The inconsistent rules between provinces has also been "mentally draining," he said.
Nova Scotia will maintain a presence at the land border, said Dr. Robert Strang, the province's chief medical officer of health. But there will be a "fast-track stream" for New Brunswickers and other Atlantic Canadians, as well as truck drivers and other regular commuters.
"They won't be checked," said Strang.
People in the other stream, however, may be pulled over and asked to validate their travel approval and proof of vaccination, he said.
Travellers from New Brunswick, and Nova Scotians returning from travel in New Brunswick, who arrived in Nova Scotia before Wednesday and have been self-isolating, can now end their self-isolation.
"It doesn't make a lot of sense if somebody came from New Brunswick on Monday, has to do 14 days, versus somebody comes on Wednesday and doesn't have to do anything. So we're going to treat people fairly," said Strang.
"We know that both provinces, the epidemiology is very low. So we're really not taking on any substantive risk."
PEI Pass popular
Prince Edward Island opened on Sunday to New Brunswickers and other Atlantic Canadians who have at least one vaccine dose without any isolation requirement — if they have a PEI Pass and agree to a rapid test, which can take up to two hours.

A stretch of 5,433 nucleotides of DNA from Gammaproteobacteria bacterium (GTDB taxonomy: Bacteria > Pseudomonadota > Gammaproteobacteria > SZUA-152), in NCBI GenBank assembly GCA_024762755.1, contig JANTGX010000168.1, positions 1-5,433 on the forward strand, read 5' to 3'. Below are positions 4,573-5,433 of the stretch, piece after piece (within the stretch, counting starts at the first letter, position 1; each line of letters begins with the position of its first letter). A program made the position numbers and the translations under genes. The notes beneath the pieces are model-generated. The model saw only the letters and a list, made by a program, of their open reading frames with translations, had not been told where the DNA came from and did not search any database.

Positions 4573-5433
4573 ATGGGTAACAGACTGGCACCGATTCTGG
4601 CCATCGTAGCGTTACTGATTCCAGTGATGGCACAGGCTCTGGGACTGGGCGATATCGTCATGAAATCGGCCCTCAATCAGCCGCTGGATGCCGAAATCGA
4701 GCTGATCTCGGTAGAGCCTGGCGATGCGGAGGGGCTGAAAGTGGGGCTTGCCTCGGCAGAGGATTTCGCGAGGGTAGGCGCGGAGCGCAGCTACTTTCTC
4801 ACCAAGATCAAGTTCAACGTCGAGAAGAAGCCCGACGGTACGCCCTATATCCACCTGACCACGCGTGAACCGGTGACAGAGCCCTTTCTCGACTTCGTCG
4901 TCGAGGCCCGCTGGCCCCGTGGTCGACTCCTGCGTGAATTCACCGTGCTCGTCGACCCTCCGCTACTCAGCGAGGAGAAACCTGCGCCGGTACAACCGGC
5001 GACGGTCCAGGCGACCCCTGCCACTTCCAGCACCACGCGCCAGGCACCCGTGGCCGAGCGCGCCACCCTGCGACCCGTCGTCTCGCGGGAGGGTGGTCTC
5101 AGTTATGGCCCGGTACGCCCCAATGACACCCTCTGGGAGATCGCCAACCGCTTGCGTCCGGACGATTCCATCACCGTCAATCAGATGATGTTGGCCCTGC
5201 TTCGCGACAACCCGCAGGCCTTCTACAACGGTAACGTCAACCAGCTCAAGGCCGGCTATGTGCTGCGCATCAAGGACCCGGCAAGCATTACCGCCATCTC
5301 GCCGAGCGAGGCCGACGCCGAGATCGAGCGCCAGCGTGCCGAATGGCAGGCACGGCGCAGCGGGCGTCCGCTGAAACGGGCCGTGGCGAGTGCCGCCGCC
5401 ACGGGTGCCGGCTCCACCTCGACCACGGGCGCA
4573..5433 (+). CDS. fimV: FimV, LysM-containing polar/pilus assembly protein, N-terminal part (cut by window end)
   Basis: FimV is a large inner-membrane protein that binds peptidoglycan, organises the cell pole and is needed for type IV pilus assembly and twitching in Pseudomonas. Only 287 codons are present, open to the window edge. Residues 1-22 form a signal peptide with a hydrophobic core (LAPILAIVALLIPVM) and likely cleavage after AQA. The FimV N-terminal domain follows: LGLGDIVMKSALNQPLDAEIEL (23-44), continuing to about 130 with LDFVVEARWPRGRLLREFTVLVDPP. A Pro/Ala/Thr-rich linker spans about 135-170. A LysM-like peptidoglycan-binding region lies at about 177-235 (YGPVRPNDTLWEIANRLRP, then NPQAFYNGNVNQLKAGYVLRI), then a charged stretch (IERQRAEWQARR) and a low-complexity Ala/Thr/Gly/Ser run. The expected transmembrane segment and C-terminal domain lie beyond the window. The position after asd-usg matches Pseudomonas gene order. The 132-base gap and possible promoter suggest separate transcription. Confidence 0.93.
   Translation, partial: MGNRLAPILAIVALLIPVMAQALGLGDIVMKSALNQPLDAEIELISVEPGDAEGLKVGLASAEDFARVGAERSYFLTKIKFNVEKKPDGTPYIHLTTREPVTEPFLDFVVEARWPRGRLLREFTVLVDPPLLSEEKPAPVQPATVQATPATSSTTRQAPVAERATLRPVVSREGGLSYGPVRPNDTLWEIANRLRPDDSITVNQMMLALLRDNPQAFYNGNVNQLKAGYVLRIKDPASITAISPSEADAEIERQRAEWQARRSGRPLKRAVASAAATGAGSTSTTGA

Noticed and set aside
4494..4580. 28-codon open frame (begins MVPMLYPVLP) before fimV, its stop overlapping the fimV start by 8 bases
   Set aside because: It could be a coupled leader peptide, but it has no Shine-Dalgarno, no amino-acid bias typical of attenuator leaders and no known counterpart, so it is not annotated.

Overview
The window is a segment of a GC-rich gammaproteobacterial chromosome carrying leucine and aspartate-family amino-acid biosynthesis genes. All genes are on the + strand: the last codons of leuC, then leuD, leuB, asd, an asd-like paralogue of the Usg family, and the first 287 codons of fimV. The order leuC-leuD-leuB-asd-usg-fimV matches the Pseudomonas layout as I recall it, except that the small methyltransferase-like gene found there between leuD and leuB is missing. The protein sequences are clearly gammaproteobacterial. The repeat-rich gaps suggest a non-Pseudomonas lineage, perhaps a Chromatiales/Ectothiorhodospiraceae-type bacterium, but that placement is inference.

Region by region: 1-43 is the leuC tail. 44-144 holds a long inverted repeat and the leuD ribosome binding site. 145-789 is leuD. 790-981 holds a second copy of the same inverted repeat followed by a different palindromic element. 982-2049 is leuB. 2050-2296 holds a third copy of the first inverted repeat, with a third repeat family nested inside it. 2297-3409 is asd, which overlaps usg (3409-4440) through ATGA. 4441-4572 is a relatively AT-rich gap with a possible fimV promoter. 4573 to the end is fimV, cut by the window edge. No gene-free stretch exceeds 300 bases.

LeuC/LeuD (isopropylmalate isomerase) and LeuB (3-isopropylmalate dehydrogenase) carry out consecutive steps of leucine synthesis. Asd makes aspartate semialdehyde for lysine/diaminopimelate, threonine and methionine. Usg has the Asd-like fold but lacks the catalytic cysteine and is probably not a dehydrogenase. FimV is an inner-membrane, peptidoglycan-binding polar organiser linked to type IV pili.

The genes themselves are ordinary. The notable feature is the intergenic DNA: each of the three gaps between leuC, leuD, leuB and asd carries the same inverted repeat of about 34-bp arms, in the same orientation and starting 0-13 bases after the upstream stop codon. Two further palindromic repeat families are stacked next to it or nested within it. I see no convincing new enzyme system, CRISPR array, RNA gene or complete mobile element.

Prior to Sunday, people had to apply for pre-approved travel.
Premier Dennis King suggested Tuesday the results from this week's border testing may mean that testing requirements for Atlantic Canadians at the provincial border could be eased soon, especially for fully vaccinated people.
He said the province is also looking at testing only two people in each carload of incoming visitors.
Each person must have their own PEI Pass. A parent or guardian must complete the application for children aged 12 to 17.
The form requires people to upload a government-issued photo ID, such as a driver's licence, as well as proof of their vaccination status. However, people should black out unneeded private details before uploading images of their IDs, the province advises.
So far, the province has received more than 64,000 applications for its PEI Pass, and has processed 60 per cent of those.
Unvaccinated visitors are required to complete a declaration and isolate for eight days with tests on entry and on Day 8.
More information on P.E.I.'s travel rules is available here.
No vaccination record required for Newfoundland
Newfoundland and Labrador opened up to New Brunswick visitors on June 23 with no isolation or testing requirements. No proof of vaccination is required either.
Visitors must, however, complete a travel form within three days of their expected travel date.
To gain entry, people must not have any COVID-19 symptoms, and not have been in close contact with anyone with COVID-19 or have left the region in the last 14 days.
More information on Newfoundland's travel rules can be found here.